Sickle Cell disease and COVID-19.

Sickle Cell disease
Public Health

David Simons

The Royal Veterinary College


November 1, 2022


Another group that were potentially at greater risk of adverse outcomes from COVID-19 infection were individuals suffering with Sickle Cell Disease. We wrote a commentary piece to draw attention to this group of individuals who are more prevalent in sub-Saharan countries in Africa that also suffer from a further burden of often under-developed healthcare infrastructure

The majority of Sickle Cell disease sufferers live in sub-Saharan Africa, this region was potentially at greater risk from COVID-19 than was being considered early in the pandemic. Fortunately, direct mortality from COVID-19 seems to be lowest in this region, potentially due to the younger age of the population, however, indirect impact has been huge with impact on economies, education and healthcare access having lasting impacts.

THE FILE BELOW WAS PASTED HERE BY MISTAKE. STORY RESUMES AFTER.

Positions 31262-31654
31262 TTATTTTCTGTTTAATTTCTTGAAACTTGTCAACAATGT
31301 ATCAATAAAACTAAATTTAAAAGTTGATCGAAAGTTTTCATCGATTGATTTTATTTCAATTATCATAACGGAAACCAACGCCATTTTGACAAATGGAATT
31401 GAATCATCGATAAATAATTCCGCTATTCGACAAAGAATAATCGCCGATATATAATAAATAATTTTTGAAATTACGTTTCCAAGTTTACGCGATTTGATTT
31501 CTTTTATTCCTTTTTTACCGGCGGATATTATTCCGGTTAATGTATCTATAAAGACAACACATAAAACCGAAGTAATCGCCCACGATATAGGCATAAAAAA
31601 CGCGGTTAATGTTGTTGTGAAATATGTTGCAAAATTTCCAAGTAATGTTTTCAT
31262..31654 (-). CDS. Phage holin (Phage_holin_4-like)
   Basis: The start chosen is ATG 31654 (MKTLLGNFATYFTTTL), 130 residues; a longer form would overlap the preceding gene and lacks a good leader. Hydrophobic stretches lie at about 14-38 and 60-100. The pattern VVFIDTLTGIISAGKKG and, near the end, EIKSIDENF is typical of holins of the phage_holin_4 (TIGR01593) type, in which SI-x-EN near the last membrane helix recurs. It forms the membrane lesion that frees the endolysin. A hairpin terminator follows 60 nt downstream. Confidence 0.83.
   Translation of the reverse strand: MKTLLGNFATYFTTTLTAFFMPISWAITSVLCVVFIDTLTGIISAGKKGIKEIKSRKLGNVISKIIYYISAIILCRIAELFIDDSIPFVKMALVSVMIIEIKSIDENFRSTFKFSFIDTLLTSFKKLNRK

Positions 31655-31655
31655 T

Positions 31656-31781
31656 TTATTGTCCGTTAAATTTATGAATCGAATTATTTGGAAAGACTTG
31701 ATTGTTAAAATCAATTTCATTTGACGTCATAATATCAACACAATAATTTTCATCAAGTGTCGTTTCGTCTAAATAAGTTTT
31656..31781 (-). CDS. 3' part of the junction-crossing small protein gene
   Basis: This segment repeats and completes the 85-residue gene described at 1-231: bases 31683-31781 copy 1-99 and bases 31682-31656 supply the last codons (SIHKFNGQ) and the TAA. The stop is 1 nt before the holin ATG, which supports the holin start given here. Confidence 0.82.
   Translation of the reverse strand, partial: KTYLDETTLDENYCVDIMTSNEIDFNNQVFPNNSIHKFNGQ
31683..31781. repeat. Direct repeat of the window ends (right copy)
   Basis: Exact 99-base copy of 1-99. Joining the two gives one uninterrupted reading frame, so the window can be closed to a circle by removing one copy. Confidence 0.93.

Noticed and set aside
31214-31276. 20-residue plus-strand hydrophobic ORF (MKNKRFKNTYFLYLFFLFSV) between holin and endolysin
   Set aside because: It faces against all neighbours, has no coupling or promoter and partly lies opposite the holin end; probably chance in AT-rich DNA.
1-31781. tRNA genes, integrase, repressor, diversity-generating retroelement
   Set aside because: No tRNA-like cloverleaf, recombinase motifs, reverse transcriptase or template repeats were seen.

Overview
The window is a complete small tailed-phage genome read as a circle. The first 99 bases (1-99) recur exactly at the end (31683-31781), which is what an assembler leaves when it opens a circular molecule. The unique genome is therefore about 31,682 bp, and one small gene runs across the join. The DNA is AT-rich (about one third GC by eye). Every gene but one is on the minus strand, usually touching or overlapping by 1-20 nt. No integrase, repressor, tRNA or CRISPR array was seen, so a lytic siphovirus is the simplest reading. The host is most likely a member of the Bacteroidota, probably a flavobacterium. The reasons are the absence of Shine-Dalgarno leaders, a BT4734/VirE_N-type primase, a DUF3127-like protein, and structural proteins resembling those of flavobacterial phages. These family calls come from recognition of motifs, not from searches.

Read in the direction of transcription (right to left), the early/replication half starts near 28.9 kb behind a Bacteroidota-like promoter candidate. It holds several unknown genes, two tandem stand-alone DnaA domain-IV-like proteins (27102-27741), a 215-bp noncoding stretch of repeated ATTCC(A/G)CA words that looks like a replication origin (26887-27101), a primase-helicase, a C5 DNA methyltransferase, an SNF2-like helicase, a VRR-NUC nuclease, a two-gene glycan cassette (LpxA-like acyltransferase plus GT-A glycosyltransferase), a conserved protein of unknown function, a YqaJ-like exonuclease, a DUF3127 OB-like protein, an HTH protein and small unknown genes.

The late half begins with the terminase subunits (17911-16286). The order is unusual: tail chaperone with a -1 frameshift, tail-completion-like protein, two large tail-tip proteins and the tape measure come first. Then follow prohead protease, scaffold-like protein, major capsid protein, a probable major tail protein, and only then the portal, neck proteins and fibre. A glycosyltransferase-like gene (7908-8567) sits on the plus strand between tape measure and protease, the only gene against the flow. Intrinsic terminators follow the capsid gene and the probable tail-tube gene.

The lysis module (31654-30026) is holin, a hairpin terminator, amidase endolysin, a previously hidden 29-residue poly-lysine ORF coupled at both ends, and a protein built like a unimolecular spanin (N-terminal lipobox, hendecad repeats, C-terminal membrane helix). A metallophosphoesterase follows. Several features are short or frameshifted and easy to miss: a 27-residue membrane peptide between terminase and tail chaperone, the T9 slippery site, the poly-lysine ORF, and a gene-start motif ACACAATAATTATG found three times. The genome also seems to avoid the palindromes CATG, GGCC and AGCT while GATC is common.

During the early stages we wrote a commentary to draw attention to a sub-group of individuals that we thought were at increased risk from COVID-19 (Dexter et al. 2020)

Sickle Cell disease can cause blockages in blood vessels as the shape of red blood cells changes as haemaglobin molecules form strands. Image from the National Heart, Lung and Blood Institute


Dexter, Daniel, David Simons, Charles Kiyaga, Nathan Kapata, Francine Ntoumi, Richard Kock, and Alimuddin Zumla. 2020. “Mitigating the Effect of the COVID-19 Pandemic on Sickle Cell Disease Services in African Countries.” The Lancet Haematology 7 (6): e430–32.